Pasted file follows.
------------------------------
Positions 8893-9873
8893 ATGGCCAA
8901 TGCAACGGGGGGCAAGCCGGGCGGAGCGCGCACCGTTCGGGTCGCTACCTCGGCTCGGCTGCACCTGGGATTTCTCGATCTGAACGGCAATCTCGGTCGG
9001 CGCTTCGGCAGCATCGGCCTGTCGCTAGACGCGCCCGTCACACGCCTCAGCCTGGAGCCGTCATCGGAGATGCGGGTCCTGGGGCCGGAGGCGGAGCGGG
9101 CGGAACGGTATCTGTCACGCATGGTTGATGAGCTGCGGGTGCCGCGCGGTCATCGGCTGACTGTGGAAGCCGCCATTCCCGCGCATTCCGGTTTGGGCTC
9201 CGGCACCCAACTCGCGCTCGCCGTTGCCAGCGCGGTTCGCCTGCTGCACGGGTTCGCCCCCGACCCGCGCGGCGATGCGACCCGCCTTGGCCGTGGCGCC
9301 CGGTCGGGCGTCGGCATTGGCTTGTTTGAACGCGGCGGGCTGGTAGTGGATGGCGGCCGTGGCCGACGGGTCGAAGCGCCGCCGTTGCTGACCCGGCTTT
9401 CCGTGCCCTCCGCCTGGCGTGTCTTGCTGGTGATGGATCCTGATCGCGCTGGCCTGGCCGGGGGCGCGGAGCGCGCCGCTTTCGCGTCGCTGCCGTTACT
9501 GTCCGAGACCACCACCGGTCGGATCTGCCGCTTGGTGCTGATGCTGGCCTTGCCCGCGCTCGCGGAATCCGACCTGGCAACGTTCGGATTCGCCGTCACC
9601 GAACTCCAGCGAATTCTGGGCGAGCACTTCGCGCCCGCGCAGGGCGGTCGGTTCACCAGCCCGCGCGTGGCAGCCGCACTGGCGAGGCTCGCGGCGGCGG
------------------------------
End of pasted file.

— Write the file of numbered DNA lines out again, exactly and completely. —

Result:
Positions 8893-9873
8893 ATGGCCAA
8901 TGCAACGGGGGGCAAGCCGGGCGGAGCGCGCACCGTTCGGGTCGCTACCTCGGCTCGGCTGCACCTGGGATTTCTCGATCTGAACGGCAATCTCGGTCGG
9001 CGCTTCGGCAGCATCGGCCTGTCGCTAGACGCGCCCGTCACACGCCTCAGCCTGGAGCCGTCATCGGAGATGCGGGTCCTGGGGCCGGAGGCGGAGCGGG
9101 CGGAACGGTATCTGTCACGCATGGTTGATGAGCTGCGGGTGCCGCGCGGTCATCGGCTGACTGTGGAAGCCGCCATTCCCGCGCATTCCGGTTTGGGCTC
9201 CGGCACCCAACTCGCGCTCGCCGTTGCCAGCGCGGTTCGCCTGCTGCACGGGTTCGCCCCCGACCCGCGCGGCGATGCGACCCGCCTTGGCCGTGGCGCC
9301 CGGTCGGGCGTCGGCATTGGCTTGTTTGAACGCGGCGGGCTGGTAGTGGATGGCGGCCGTGGCCGACGGGTCGAAGCGCCGCCGTTGCTGACCCGGCTTT
9401 CCGTGCCCTCCGCCTGGCGTGTCTTGCTGGTGATGGATCCTGATCGCGCTGGCCTGGCCGGGGGCGCGGAGCGCGCCGCTTTCGCGTCGCTGCCGTTACT
9501 GTCCGAGACCACCACCGGTCGGATCTGCCGCTTGGTGCTGATGCTGGCCTTGCCCGCGCTCGCGGAATCCGACCTGGCAACGTTCGGATTCGCCGTCACC
9601 GAACTCCAGCGAATTCTGGGCGAGCACTTCGCGCCCGCGCAGGGCGGTCGGTTCACCAGCCCGCGCGTGGCAGCCGCACTGGCGAGGCTCGCGGCGGCGG